A-League Men’s Grand Final: Western United defeats Melbourne City in historic decider

The man who scored the most famous penalty in Australian football history has led underdog Western United to a historic A-League men’s crown.

Lachlan Wales clashes with Connor Metcalfe during the A-League Men’s decider.
Lachlan Wales clashes with Connor Metcalfe during the A-League Men’s decider.

The sun will rise in the west and set in the east of Victoria, as one reign begins and another comes to an end.

Given no chance at the start of the season and little heading into finals, Western United has upset the applecart, knocking off defending champions Melbourne City to claim its maiden championship and complete coach John Aloisi’s incredible redemption arc.

Both sides were willed on by two terrific sets of active support at either-end, as 22,495 fans packed into AAMI Park for the first-ever all-Victorian A-League Men’s Grand Final - but ultimately, it was the fans in green and black who will be singing long into the night.

Just like he did a week earlier in the semi-final against Melbourne Victory and under the bright lights of the UEFA Champions League just over five years ago, Aleksandar Prijovic rose to the occasion - literally and figuratively — backing up his own words of being a player for the big occasion by winning the Joe Marston Medal for best afield.

The Serbian forward may not have scored the opener, but it was his presence which helped it on its way, rising highest to put the City defence under the pump - leading to the ball bouncing in off an unaware Nuno Reis for an own-goal - which was ultimately the quickest goal in Grand Final history.

Aleksandar Prijovic is mobbed by Western United teammates after scoring.
Aleksandar Prijovic is mobbed by Western United teammates after scoring.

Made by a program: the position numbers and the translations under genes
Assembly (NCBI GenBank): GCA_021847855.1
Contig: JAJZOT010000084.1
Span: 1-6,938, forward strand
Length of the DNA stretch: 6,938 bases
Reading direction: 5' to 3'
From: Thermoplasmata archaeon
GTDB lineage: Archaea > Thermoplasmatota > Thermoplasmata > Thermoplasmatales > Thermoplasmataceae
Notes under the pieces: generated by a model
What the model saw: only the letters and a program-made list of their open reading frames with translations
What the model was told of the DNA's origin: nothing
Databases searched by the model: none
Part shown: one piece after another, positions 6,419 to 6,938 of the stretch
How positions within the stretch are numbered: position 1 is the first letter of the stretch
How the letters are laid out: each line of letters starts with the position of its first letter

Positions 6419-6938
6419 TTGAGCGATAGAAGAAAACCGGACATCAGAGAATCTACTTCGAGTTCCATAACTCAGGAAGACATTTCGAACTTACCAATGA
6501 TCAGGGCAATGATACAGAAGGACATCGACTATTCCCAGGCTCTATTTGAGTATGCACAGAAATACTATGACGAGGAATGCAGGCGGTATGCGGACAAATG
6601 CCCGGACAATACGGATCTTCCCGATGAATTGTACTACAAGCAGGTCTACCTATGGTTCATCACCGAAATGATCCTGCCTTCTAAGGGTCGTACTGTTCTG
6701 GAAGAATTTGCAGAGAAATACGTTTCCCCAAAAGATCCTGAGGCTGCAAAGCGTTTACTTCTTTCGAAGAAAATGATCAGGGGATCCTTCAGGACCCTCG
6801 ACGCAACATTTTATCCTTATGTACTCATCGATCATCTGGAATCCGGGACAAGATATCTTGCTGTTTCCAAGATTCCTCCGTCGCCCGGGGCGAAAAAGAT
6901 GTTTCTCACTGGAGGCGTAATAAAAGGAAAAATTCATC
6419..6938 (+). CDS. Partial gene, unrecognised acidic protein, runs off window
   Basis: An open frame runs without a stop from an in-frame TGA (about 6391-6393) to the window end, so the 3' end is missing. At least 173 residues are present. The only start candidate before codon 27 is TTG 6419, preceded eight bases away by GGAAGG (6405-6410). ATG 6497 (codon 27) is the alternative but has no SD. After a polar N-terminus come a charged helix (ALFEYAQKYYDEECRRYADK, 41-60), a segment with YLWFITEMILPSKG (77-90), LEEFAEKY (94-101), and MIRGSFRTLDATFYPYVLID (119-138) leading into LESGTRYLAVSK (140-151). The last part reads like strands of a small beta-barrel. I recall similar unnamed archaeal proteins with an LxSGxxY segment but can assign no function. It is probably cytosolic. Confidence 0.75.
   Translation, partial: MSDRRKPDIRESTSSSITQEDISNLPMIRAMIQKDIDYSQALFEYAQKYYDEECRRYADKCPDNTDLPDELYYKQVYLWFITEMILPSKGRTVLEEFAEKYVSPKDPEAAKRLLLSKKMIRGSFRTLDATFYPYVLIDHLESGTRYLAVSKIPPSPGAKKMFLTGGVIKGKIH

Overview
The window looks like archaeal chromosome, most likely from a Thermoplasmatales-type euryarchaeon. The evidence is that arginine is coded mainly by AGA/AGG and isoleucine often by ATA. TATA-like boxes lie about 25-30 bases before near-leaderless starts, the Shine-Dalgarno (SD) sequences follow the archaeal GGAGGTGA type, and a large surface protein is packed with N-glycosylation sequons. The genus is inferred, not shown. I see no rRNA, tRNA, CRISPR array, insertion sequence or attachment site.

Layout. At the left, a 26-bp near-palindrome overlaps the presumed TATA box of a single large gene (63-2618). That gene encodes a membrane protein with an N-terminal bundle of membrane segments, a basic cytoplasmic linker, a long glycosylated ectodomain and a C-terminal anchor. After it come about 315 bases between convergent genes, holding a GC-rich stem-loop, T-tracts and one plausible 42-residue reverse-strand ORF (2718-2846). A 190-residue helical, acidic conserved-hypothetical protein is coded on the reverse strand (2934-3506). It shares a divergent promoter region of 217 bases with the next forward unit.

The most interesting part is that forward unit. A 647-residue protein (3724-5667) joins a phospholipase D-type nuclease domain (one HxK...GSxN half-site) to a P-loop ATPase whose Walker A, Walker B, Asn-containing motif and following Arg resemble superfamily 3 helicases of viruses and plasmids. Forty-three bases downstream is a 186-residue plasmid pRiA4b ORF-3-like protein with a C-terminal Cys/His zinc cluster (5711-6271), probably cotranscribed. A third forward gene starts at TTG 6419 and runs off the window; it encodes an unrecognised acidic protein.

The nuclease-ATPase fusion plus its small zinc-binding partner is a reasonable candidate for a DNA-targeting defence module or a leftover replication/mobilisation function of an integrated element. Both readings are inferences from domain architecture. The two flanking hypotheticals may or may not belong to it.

On the half-hour mark, Prijovic did what he does, putting his predatory striker instincts to good use and being rewarded on the scoresheet.

Initially, the 32-year-old was deemed off-side, but after a quick review from the VAR, the call was overturned by referee Chris Beath, as a result of Connor Metcalfe touching Connor Pain’s rebound from his shot - which then fell into the path of Prijovic.

After halftime, City found a new lease of life and began to pepper the United goal after only registering a single shot in the opening 45, but was unable to breach the resilient Western wall.

The 2-0 win caps off a sensational turnaround for United, who even without a home-ground, did what no one thought was possible heading into the season - going from 10th to champions in under 12 months and becoming the second-team to win it from outside the top two.

Not only is it the club’s first-ever piece of silverware in only its third year of existence, it’s also the first for Aloisi, who has re-emerged from the coaching wilderness to lead United to the promised land.

City, on the other hand, fall short of history, missing the chance to become the first team to win back-to-back premierships-championship doubles and continuing its lean streak against United - a run extending to five straight games over two seasons.

Leo Lacroix was a rock for Western United.
Leo Lacroix was a rock for Western United.

LACROIX DEMOLITION

While Prijovic was getting it done at one end, it was Leo Lacroix who was patrolling things at the other.

The one-time Swiss international, who has been a revelation at United since arriving at the club, put in arguably one of his best performances of the season to date by completely blanketing reigning Golden Boot winner Jamie Maclaren who wasn’t given an inch throughout the 90.

Lacroix, along with centre-back partner Tomoki Imai have been sensational all finals series, forging one of the great defensive partnerships in the competition which has ultimately gone a long way in helping United achieve the championship.

Carl Jenkinson and Connor Pain’s ‘flashpoint’.
Carl Jenkinson and Connor Pain’s ‘flashpoint’.
The referee cautions Pain and Jenkinson after their clash.
The referee cautions Pain and Jenkinson after their clash.

JENKINSON LUCKY?

It was the ‘almost’ flashpoint moment of the first-half, which almost heaped further pain on City heading into halftime.

Carl Jenkinson and Connor Pain had been in a battle up and down the left-flank for the entirety of the opening 45, with the latter’s energy and speed allowing him to get a leg up in the battle against the former Arsenal fullback - who struggled to keep up with the veteran.

Jenkinson’s frustrations boiled over as he clashed with Pain, seemingly headbutting the former Victory winger just in-front of the benches. However, after a review by the VAR, Jenkinson was allowed to play-on only momentarily as he was substituted at the interval.

MELBOURNE CITY 0

WESTERN UNITED 2 (Reis OG 2’, Prijovic 31’)

Venue: AAMI Park

Originally published as A-League Men’s Grand Final: Western United defeats Melbourne City in historic decider

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